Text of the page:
Gov. Paul LePage has nominated a former state lawmaker criticized for voting against a Land for Maine’s Future funding bill to serve on the land conservation program’s board.

In a move described as “provocative” by one environmental representative, LePage has nominated former Republican Rep. Michael Timmons of Cumberland to serve on the board. Timmons lost his re-election bid in November after angering environmental groups – and some constituents – by voting in 2015 to sustain LePage’s veto of a bill that would have required the governor to sell voter-approved bonds for Land for Maine’s Future. Timmons’ district and hometown of Cumberland were banking on money from those bonds to complete a conservation deal to protect 215 acres around Knight’s Pond.

Timmons also was pilloried by environmental groups last year for initially voting to override a LePage veto of a major solar energy policy bill but then skipping a subsequent override attempt, which failed by just two votes.

A retired teacher and principal, Timmons accused environmental groups of waging a false smear campaign against him during last year’s campaign. He said the bill to force LePage to sell LMF bonds – which the governor had been using as political leverage with lawmakers – would have created legal problems. And he criticized the parliamentary tactics and aggressive lobbying on the solar bill.

But Timmons’ nomination is likely to face stiff opposition from some of the organizations that criticized his votes or worked to elect his challenger, Democrat Dale Denno. Nominees to the board undergo a hearing in front of the Legislature’s Agriculture, Conservation and Forestry Committee and must be approved by the Maine Senate.

“It’s provocative,” Jenn Burns Gray, an attorney and lobbyist for Maine Audubon, said of LePage’s decision to nominate Timmons. Gray said many of her organization’s members were outraged by Timmons’ votes.


“It’s disappointing that someone who doesn’t support the program is being nominated,” said Beth Ahern with Maine Conservation Voters, which spent money opposing Timmons during the election.

LePage has been sharply critical of Maine’s land conservation and environmental communities, often suggesting that conservation programs largely benefit the wealthy. LePage’s critics, meanwhile, accuse the governor of playing politics with an LMF program that has broad public support – as demonstrated by voters’ consistent authorization of bond bills – and that has helped conserve iconic places in the state.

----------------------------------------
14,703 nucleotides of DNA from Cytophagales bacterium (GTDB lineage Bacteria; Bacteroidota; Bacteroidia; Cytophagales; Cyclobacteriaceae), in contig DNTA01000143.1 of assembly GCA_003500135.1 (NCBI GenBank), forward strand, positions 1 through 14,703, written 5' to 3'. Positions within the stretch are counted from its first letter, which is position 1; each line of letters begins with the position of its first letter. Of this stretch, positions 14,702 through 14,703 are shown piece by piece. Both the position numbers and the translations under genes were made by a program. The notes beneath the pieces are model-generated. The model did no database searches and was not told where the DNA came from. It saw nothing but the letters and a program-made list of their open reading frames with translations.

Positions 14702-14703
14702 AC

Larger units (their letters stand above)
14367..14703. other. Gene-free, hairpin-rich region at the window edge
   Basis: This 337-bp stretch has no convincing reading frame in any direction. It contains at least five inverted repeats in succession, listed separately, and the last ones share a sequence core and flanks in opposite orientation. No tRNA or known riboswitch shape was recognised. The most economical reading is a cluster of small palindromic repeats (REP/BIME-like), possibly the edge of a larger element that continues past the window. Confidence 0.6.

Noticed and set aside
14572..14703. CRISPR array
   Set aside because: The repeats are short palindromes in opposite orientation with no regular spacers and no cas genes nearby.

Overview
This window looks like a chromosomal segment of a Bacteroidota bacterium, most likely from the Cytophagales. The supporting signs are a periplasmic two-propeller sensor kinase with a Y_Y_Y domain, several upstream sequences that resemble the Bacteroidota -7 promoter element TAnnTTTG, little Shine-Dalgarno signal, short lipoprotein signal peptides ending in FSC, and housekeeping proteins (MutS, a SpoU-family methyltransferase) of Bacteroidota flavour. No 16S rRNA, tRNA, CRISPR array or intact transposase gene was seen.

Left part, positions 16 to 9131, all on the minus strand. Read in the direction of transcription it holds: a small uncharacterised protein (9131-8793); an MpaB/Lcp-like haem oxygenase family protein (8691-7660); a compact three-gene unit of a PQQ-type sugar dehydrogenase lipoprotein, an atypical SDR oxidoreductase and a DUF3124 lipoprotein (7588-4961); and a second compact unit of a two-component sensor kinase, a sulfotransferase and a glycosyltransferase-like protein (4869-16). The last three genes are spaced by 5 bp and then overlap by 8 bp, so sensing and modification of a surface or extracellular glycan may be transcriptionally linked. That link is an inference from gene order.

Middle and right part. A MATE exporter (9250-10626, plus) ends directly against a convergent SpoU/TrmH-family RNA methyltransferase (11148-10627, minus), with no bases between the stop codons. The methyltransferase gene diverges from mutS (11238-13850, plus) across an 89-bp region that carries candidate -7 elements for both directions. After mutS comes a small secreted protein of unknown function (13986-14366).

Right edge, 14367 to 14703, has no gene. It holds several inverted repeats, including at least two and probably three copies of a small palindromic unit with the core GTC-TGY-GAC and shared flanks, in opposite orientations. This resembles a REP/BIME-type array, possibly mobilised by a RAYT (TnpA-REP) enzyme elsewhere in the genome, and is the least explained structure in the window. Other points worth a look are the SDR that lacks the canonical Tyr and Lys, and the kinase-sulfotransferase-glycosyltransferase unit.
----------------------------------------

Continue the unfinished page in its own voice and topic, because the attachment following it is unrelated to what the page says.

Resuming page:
The program is overseen by a nine-member board consisting of six public members nominated by the governor and confirmed by the Legislature as well as three members of the governor’s Cabinet: the commissioners of the Department of Inland Fisheries and Wildlife, the Maine Department of Marine Resources and the Maine Department of Agriculture, Conservation and Forestry. If approved by the Maine Senate, Timmons would fill a vacancy created by the departure of Neil Piper, who said in October he was resigning after the board slashed funding to an Augusta project that LePage opposed. Piper was the last holdover from a board whose public members had been critical of LePage’s attempt to use the LMF bonds as a bargaining chip with lawmakers.

Timmons was strongly criticized by Cumberland town officials following his 2015 vote to uphold LePage’s veto of the LMF bill because the town had tapped into $300,000 from its Open Space Acquisition reserves to complete the Knight’s Pond project. LePage tried to defend Timmons later that year by accusing Cumberland town officials of “excoriating” the lawmaker and then again portraying land conservation as benefiting the wealthy.

“Your anger is misdirected,” LePage wrote in one letter to Cumberland officials.

In 2015, conservation groups along with the towns of Cumberland and North Yarmouth used temporary financing to complete the deal and then were subsequently awarded $225,000 in LMF funding last year after the bonds were eventually sold.

Created by voters in 1987, the program has helped conserve more than 500,000 acres throughout the state through land sales or conservation easements. The majority of those lands were working forest, farmland or commercial waterfront.

Timmons is a past-president of the Cumberland County Fair and has served on the Maine Harness Racing Commission.

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